HMS St. Cyrus (W 47)
Rescue Tug of the Saint class
|Navy||The Royal Navy|
|Built by||J. Crichton & Co Ltd. (Saltney, U.K.)|
|Launched||5 Apr 1919|
|Lost||22 Jan 1941|
HMS St. Cyrus (Lt. Joseph Cordery, RNR) was mined and sunk off the Humber on 22 January 1941.
Commands listed for HMS St. Cyrus (W 47)
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|1||Lt. Joseph Cordery, RNR||???||22 Jan 1941|
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Notable events involving St. Cyrus include:
31 Aug 1940
On 31 August 1940, a group of destroyers sailed from Immingham on a mine laying mission to the north of the Dutch island of Vlieland.
The minelaying destroyers were from the 20th Destroyer Flotilla, these were; HMS Express (Capt. J.G. Bickford, DSO, DSC, RN), HMS Esk (Lt.Cdr. R.J.H. Couch, DSC, RN), HMS Icarus (Cdr. C.D. Maud, DSC, RN), HMS Intrepid (Cdr. R.C. Gordon, RN) and HMS Ivanhoe (Cdr. P.H. Hadow, RN). The minelayers were escorted by three destroyers of the 5th Destroyer Flotilla, these were; HMS Jupiter (Cdr. D.B. Wyburd, RN, with Capt. L.F.A.V.N. Mountbatten, GCVO, RN = Capt.(D.5) on board), HMS Kelvin (Cdr. J.H. Allison, DSO, RN) and HMS Vortigern (Lt.Cdr. R.S. Howlett, RN).
At 2250/31, aerial reconnaissance reported a large number of German ships to the north of the Dutch island of Terschelling proceeding westwards. The destroyers of the 20th Destroyer Flotilla were ordered to jettison their mines and intercept, believing wrongly that the German ships were part of an invasion force.
At 2307/31, HMS Express struck a mine in position 53°25'N, 03°48'E. She was badly damaged but did not sink. HMS Esk went to her assistance and hit mine at 2325/31, she sank immediately. HMS Ivanhoe also went to her assistance and hit a mine at 0051/1. She was badly damaged, but she was able to proceed for a while.
HMS Jupiter, HMS Kelvin and HMS Vortiger were behind the minelaying destroyers providing cover for the operation. HMS Jupiter and HMS Kelvin went to the aid of the damaged destroyers while HMS Vortigern remained behind to mark the gap in the minefield for their return.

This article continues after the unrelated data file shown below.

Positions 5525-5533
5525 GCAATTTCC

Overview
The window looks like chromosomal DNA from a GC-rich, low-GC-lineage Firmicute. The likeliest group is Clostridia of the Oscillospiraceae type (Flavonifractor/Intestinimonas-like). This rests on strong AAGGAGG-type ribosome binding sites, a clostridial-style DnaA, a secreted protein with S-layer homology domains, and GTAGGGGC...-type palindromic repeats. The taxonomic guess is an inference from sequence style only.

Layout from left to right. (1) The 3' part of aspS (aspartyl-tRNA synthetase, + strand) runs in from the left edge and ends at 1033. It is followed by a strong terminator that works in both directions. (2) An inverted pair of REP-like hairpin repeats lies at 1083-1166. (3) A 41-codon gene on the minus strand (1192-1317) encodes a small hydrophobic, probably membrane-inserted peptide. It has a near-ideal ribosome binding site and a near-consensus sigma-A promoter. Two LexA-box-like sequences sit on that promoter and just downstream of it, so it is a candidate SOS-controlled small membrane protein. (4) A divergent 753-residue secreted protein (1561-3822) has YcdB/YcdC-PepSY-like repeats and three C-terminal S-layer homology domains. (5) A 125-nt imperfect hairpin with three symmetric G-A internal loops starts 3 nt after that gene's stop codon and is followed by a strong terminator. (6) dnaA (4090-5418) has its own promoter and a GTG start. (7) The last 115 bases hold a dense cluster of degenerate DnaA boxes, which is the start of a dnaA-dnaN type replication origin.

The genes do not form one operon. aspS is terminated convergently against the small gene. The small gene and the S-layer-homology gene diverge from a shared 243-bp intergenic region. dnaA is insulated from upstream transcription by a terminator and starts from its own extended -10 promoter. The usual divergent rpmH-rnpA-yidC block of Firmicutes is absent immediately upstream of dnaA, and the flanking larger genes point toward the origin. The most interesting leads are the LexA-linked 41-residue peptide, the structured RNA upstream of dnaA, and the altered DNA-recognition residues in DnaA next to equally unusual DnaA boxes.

The minesweepers HMS Leda (Lt.Cdr. H. Unwin, DSC, RN) and HMS Saltash (Lt.Cdr. T.R. Fowke, RN), motor torpedo boats HMS MTB 14, HMS MTB 15, HMS MTB 16, HMS MTB 17, HMS MTB 29, HMS MTB 30, HMS MTB 31 and the tugs HMS St. Cyrus, Irishman, Norman, Wheeldon were also ordered to go the assistance of the crippled ships.
Around 0800/1, most of the crew of HMS Ivanhoe abandoned ship and boarded MTB 14, MTB 16, MTB 17. Thirty of the crew remained onboard trying to save the ship.
At 0941/1, HMS Express was taken in tow by HMS Kelvin, but when the towing line fouled HMS Kelvin'spropeller the tow was taken over by HMS Jupiter until it was passed over to the tug HMS St. Cyrus. Close cover for the towing group was provided by HMS Vortigern and HMS Hambledon. HMS Jupiter and HMS Kelvin formed a strike group in case German warships would arrive on the scene. HMS Express was towed to Hull where she arrived on 2 September 1940 and was out of action for around a year.
At 1415/1, the remaining crew of HMS Ivanhoe had to board MTB 15 as HMS Ivanhoe was rapidly sinking.
Later that afternoon a British aircraft reported that HMS Ivanhoe was still afloat. HMS Kelvin, HMS Garth and MTB 30 were ordered to search for her. At 1619/1, HMS Garth spotted HMS Ivanhoe while it was being attacked by a German aircraft. HMS Kelvin also arrived on the scene and she sank the wreck of HMS Ivanhoe at 1700/1 with a torpedo.
Meanwhile the light cruisers HMS Aurora (Capt. L.H.K. Hamilton, DSO, RN) and HMS Galatea (Capt. B.B. Schofield, RN) had departed the Humber to make rendez-vous with HMS Jupiter, HMS Kelvin and HMS Vortigern after the minelaying mission. As the minelaying mission was cancelled they returned to Immingham and while doing so HMS Galatea struck a mine off the Cleaner Shoal Buoy near the Humber light vessel. Damage was hoever only minor.